The setting for this debut novel by Lindsey Lee Johnson is a high school in the over-privileged enclave of Mill Valley, California.
“You need not be a bird lover or watcher to enjoy this book, but there’s a good chance you will love both birds and life more by its end.”
“a novel that’s many cuts above its genre.”
“A Thin Bright Line will help widen the metaphorical crack in the chains that bind those who are outside of societal norms.”
There’s a certain poetry of loneliness at work in Martin Hyatt’s new novel Beautiful Gravity.
What is the definition of the “perfect life”?
Overly graphic sex scenes, frayed emotions, language in translation, meditations on man’s relationship with nature and the cities or town spaces most people live in, modern Spain, government corrup
French writer Clelie Avit, recipient of the Prix Nouveau Talent, shows promise in her first novel, yet she still has a way to go before realizing her full potential.
Antoinette Martin is special.
In many ways, the debut novel Home Field resembles the high-school football games at the center of the story: Sometimes white-knuckle dramatic, sometimes too slow, an explosion of smells a
“Age of Consent is a strong novel about a troubling subject.”
“I’d always tried to seek the truth and to faithfully record the spontaneous overflow of accidents that life is.
"Lost Along the Way is a light summer read . . ."
“No—to friendships that are worth more than any argument.”
What happens when a creative woman does what she's supposed to instead of what she wants most?
Kate and Hannah have been best friends since the day in fifth grade when Hannah stood up for Kate after a boy tried to look up her dress.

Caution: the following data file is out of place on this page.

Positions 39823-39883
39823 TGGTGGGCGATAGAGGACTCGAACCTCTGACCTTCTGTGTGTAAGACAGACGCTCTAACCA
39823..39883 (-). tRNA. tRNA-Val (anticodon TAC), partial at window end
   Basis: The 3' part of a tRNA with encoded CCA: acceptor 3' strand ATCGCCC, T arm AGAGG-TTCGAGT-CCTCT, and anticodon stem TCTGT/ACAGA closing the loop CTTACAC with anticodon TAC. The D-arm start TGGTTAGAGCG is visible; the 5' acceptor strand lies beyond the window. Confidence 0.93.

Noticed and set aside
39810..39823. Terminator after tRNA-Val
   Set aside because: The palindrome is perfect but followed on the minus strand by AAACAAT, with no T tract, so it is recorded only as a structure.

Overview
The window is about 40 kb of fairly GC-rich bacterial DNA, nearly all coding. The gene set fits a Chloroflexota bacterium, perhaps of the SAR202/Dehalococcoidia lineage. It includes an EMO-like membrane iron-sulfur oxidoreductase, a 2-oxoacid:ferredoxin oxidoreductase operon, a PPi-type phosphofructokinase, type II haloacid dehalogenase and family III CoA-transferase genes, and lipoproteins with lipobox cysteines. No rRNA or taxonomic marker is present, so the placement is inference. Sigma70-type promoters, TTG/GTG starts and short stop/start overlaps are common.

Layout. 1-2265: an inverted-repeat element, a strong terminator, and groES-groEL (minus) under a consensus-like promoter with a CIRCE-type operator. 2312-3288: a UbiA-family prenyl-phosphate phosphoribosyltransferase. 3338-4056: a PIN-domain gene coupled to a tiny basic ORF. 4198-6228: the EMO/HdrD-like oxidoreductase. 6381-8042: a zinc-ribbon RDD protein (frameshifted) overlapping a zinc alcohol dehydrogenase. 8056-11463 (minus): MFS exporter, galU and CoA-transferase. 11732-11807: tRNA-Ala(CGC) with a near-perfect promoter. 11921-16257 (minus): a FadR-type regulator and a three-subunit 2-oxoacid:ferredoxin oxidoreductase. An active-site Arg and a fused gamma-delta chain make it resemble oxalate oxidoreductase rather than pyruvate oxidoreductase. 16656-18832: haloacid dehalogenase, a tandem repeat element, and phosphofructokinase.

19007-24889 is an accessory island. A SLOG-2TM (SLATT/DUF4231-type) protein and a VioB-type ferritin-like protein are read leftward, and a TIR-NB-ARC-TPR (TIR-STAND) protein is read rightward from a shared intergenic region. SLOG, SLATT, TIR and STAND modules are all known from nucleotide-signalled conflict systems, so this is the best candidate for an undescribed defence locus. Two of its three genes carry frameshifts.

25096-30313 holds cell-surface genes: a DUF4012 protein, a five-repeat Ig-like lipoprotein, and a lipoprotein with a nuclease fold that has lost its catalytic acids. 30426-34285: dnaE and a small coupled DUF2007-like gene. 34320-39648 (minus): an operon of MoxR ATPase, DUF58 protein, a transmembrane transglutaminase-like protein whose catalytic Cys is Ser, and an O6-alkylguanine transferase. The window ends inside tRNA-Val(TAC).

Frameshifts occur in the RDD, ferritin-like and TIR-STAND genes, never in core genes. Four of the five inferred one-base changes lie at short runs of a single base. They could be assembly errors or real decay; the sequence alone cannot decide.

Growing up is hard, but Jonathan Trefoil is doing his best. Recently out of college, he’s lucked into a well-paying, if dead boring job writing ad copy.
Sarah Hurlihy and boyfriend John Anderson purchase Sarah's childhood home with a massive renovation in store. Billy, Sarah's dad, will get his personal space, which he calls his man cavern.
“Over 300 years the forests are raped, eco-systems destroyed, wealth generated, and the insatiable international desire and greed for wood exploited.”
“Recommended for anyone who enjoys a literary novel, werewolves and golems notwithstanding.”
There is a well-crafted tenderness in Jane Hamilton’s The Excellent Lombards that teases out the drama in ordinary life and quietly lulls the reader into Mary Frances “Frankie” Lombard’s w
“It is astonishing, the beauty in humanity that sometimes accompanies the most hideous tragedy. . . . another hit-the-ball-out-of-the-park novel . . .”
The publicity copy for Songs of My Selfie: An Anthology of Millennial Stories explains it all:
There have been novels about oil (Giant by Edna Ferber), coal strip-mining (Jonathan Franzen’s Freedom), and traditional coal mining (Baker Towers by Jennifer Haigh).
“Rebecca Schiff’s prose is by turns poignant and wickedly pointed, and terribly funny.”
There’s a reason some bestselling authors are so popular: They deliver stories that pull you right into a realistic world peopled with characters you love, or love to hate, in interesting scenarios